Market pessimists can usually find what they’re looking for in hedge fund manager Jeremy Grantham’s quarterly investment letters, but for the gloom-and-doom junkies who need “more” to get their fix, Grantham delivers in his just-published installment:
The “seven lean years,” which he famously cited in a 2009 forecast echoing the Biblical account of ancient Egypt’s economic downturn, have been downgraded to the “permanent lean years” in language Grantham admits is “not as memorable but probably more accurate.”
The Grantham, Mayo, Van Otterloo & Co. hedge fund manager, known for correctly forecasting several market bubbles, reaffirmed a recent forecast — treated, he says, as “unreasonably bearish,” that U.S. GDP will average about 1.5% annual growth over the next 30 years.
The dour Grantham considers this growth rate “not that bad,” to hourly wage earners whose wages have been “dead flat” since 1970, but he calculates the broader economic loss: The remarkably steady 3.3% rate of U.S. growth from 1880 to 1980 multiplied income 26 times over that century; the 2.8% average growth from 1980 to 2000 would have compounded income 16 times (over a period of a century); but the 1.4% rate experienced over the past 13 years could multiply income by just 4 over a century.
The hedge-fund herald of doom says that we must “readjust our mental targets unless we want to enter an era of perpetual disappointments,” noting that “false optimism leads to very poor investment decisions.” Colorfully, he adds: “We can imagine, for example, in 30 years some ‘son of Yellen’ as it were, introducing QE 27 in a vain attempt to squeeze blood out of stones.”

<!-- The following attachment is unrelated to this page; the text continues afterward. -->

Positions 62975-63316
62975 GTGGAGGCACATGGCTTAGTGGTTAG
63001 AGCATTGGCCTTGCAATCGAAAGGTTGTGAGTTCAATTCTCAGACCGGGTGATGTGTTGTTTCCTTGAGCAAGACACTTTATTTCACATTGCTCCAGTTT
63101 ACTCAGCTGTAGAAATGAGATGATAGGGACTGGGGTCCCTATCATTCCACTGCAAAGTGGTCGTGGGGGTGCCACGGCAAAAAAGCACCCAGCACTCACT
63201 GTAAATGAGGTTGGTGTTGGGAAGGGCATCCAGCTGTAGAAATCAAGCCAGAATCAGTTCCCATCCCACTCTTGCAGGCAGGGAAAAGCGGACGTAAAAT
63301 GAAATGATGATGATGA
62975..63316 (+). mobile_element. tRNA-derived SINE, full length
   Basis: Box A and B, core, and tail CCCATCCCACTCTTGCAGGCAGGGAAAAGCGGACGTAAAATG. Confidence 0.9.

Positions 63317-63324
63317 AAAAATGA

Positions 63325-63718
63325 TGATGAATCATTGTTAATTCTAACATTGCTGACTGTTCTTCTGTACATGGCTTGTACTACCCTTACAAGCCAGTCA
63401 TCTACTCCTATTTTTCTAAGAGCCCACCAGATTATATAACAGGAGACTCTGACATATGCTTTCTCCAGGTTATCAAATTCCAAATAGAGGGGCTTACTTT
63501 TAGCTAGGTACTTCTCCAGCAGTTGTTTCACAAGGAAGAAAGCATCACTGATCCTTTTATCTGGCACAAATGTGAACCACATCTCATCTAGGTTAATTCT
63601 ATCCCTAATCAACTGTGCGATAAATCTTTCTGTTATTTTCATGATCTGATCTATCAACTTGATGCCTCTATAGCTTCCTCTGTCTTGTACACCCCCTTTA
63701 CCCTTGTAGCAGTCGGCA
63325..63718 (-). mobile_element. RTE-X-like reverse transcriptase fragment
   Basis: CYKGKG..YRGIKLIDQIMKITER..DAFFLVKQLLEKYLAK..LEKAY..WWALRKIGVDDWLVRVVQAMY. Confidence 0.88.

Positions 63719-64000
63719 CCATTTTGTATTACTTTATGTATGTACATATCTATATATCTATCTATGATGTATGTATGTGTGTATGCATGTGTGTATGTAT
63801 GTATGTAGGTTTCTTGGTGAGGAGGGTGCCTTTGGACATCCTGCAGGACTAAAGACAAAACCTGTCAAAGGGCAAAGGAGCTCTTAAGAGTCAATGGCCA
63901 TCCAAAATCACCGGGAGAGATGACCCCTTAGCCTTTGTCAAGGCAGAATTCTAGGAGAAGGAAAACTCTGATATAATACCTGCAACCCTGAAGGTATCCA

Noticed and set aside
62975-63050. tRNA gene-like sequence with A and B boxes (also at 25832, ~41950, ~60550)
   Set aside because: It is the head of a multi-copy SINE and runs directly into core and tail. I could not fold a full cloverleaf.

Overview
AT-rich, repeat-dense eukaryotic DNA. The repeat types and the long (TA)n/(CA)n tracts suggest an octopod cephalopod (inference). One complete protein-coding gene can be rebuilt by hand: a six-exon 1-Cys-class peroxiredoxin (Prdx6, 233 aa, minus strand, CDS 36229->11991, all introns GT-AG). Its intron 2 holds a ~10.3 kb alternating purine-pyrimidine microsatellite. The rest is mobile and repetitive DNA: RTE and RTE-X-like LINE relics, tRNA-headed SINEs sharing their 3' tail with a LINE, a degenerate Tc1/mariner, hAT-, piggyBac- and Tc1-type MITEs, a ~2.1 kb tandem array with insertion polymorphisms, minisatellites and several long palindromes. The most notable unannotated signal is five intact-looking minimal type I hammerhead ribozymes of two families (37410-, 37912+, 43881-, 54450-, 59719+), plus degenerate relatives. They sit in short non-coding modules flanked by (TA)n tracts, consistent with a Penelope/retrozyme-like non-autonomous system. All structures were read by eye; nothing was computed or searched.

While investors often mine Grantham’s usually lengthy investment letters for actionable insights, his February letter offers mainly this reaffirmation of his slow-growth macro view, together with a large dose of apocalyptic environmentalism.
His main actionable insight, also a reiteration of previous stands, stems from what is the lion’s share of his letter concerning a grab-bag of eco-angst about fossil fuels, fracking and resource scarcity (though he waxes lyrical about Tesla Motors).
Grantham’s tip, as it were, is that “metals, phosphate and grains will move much higher over future decades.”
His reason is his by now familiar Malthusian fears of declining availability of important natural resources, and this despite his “unusually optimistic point (for me) that a combination of declining fertility and eventual declining population combined with unexpectedly strong progress in renewable energy might just save our modern civilization from a slow and, no doubt, irregular descent into dystopia.”
The “might just” part should be emphasized because he is especially worried that the small relative quantity and geographic concentration of phosphorus might lead to “the Great Fertilizer War of 2037.”
With more or less three-fourths of phosphorus mines under Moroccan control, Grantham worries that “all hell would break loose” if eventual depletion together with the profound instability of the North African country’s neighbors limits access to an element “necessary for the growth of all living things.” He laments that only Scandinavians seem to be seriously worried about this.
The speed-read on the rest is that “copper…may become a semiprecious metal,” though he acknowledges past errors, and explains the inherent difficulty in, forecasting short-term prices for resources. He considers it time to shift our thinking from debate about “peak oil supply” to one of “peak oil demand,” lauding advances in alternative energy.
Yet he continues to worry about “how fast we are roasting our planet,” and considers the link between fracking and Midwestern earthquakes “far more certain than anything I ever see in the stock market or the economy.”
Check out From Doom to Boom (and Back): Grantham Sees Stocks Soaring up to 30%, for Now on ThinkAdvisor.